I’m here to share 9 tips to help students with hyperactivity, ADHD, or other attention needs in your classroom.
School can be a difficult place for students with hyperactivity, ADHD, or other attention needs. Their academic success depends heavily on their ability to pay attention and control behavior and impulses.
Children with attention needs or hyperactivity are in constant motion both physically and mentally. They often find it very difficult to complete or start long assignments due to the extended period of focus and sitting that is required of them. Remember, these behaviors are not a choice for the student. They are symptoms of a brain-based disorder. Simply telling these students to stop talking, sit still, or calm down, is not helpful, productive, or fair to the student. The student would love to simply follow your commands, but they can’t help themselves. Students with hyperactivity or attention needs sometimes lack impulse control and often struggle to focus and self-monitor. However, if you proactively implement a few simple strategies, you could see a major difference in these students’ achievement levels.
Tip #1: Don’t Make Assumptions
One of the biggest mistakes that I made early on as a teacher was making assumptions about students with hyperactivity, ADHD, or other attention needs. When I learned that one of my new students had particular attention needs, I immediately thought I knew the problem and started differentiating for the student. That strategy was very frustrating for both of us.
Over the years, I learned to closely observe my students to figure out what specific things were hard for him or her. For example, one student may have trouble starting a new task, another student might lack the attention to focus on any one task long enough to complete it, another student might have trouble multi-tasking, another student might struggle to remember what they need to do, some students may struggle with prioritizing and staying organized, etc. Each student is different and has different needs. Learn about your students, try different interventions, and use data to determine if the intervention is working.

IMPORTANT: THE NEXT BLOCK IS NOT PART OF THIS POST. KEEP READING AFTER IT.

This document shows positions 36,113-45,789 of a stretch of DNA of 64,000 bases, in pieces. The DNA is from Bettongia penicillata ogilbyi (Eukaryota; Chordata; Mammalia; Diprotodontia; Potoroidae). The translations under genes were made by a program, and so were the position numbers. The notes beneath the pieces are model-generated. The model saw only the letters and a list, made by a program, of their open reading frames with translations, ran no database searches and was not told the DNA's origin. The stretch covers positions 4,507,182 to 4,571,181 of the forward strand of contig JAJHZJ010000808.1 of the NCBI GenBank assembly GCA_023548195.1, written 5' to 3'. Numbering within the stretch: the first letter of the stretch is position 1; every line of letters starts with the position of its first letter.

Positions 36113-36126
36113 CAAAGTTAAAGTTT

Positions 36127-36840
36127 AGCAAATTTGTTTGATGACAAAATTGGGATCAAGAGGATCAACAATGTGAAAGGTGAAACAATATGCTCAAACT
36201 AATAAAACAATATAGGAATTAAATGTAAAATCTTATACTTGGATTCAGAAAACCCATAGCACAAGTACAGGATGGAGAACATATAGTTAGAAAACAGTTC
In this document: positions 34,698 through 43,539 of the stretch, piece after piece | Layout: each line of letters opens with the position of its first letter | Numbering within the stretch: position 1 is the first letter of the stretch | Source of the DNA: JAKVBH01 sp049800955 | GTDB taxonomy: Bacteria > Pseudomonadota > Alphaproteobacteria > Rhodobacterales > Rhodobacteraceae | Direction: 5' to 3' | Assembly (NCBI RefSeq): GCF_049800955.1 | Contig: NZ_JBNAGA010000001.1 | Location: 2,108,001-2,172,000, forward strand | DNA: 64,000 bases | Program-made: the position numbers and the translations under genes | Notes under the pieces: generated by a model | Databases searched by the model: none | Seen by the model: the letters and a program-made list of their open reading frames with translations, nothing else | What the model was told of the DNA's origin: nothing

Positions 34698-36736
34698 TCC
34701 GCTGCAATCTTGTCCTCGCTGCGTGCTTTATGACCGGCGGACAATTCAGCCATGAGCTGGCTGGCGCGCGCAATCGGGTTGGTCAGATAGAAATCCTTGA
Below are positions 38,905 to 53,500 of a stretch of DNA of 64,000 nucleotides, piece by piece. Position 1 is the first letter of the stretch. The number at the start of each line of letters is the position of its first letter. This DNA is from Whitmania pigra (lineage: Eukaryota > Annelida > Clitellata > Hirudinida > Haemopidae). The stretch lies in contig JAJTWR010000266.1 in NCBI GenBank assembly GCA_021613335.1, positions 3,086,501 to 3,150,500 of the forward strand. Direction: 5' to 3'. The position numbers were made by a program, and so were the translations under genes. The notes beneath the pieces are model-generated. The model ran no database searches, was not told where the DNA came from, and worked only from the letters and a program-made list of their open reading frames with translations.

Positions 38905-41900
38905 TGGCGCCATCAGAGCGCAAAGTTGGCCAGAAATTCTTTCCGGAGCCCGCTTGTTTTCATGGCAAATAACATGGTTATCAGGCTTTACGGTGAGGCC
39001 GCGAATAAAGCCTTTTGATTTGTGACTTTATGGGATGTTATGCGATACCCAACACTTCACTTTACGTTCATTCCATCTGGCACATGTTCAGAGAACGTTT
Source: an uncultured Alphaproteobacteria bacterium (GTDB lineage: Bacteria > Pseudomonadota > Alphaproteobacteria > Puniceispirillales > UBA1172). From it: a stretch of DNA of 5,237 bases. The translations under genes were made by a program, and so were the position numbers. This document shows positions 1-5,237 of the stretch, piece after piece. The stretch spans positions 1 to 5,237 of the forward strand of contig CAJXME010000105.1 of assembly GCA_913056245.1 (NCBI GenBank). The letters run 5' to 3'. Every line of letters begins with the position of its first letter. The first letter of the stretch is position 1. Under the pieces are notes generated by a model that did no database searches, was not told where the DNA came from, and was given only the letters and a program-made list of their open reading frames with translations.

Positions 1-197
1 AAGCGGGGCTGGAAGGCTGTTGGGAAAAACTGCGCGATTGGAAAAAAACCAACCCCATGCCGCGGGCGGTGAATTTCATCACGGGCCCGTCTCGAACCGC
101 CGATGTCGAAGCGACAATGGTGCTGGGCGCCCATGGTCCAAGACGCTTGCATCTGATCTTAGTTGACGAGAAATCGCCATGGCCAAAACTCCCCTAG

Tip #2: Use High-Interest and/or Student-Selected Material During Reading/ELA
Reading tasks can be particularly tough for students with attention needs or hyperactivity. Reading involves sustained periods of attention and inactivity, both of which are especially difficult for learners with attention needs or hyperactivity. To overcome this, use only high-interest reading materials that students have selected for themselves. It can be comics, graphic novels, magazines, funny or interesting articles, etc. If you make the reading tasks enjoyable and short, attention and focus will stay high, and comprehension will improve.
To get the best high-interest reading material in front of your students, give each student a reading inventory to figure out what reading material they would like, their strengths, who they are as a reader, etc. I have one available for free HERE.
Once you figure out the students’ interests, you can obtain some of these reading materials on your own, encourage students to bring their own, reach out to parents, PTA, etc. for donations, or check out books from your local library in a pinch. Remember, the material doesn’t have to be a book. This is a good time to get creative and let them read something that doesn’t feel like an assignment.
Tip #3: Make Lists and Help Students Prioritize
This is self-explanatory. If your students easily forget things, become overwhelmed with multi-tasking, can’t keep track of assignments, or are having trouble prioritizing, come up with a system for them. Log all assignments in a planner or list and prioritize the assignments so they understand exactly what they should be doing in class and at home. You may even need to go a step further for students and write out the step-by-step process for completing one assignment. It’s very easy to sneak over to a student’s desk to write out three to four steps for them to follow after you have explained the assignment to the class.
Regularly check their list/planner to update and organize to-dos for them. Also, if needed, get parent signatures on student planners each day so that parents are informed and involved.
Below is an example of a list I used with my students. I laminated these lists so that students could re-use them each day. Depending on what your student feels comfortable with, you can either tape the list to the corner of their desk or let them put it inside their desk so that it’s a bit more discreet. You can click HERE to grab this free resource.
You can also hand them out to students for individual assignments. Some students may need step-by-step directions written out for individual assignments.
Tip #4: Use Incremental Goals (aka small wins)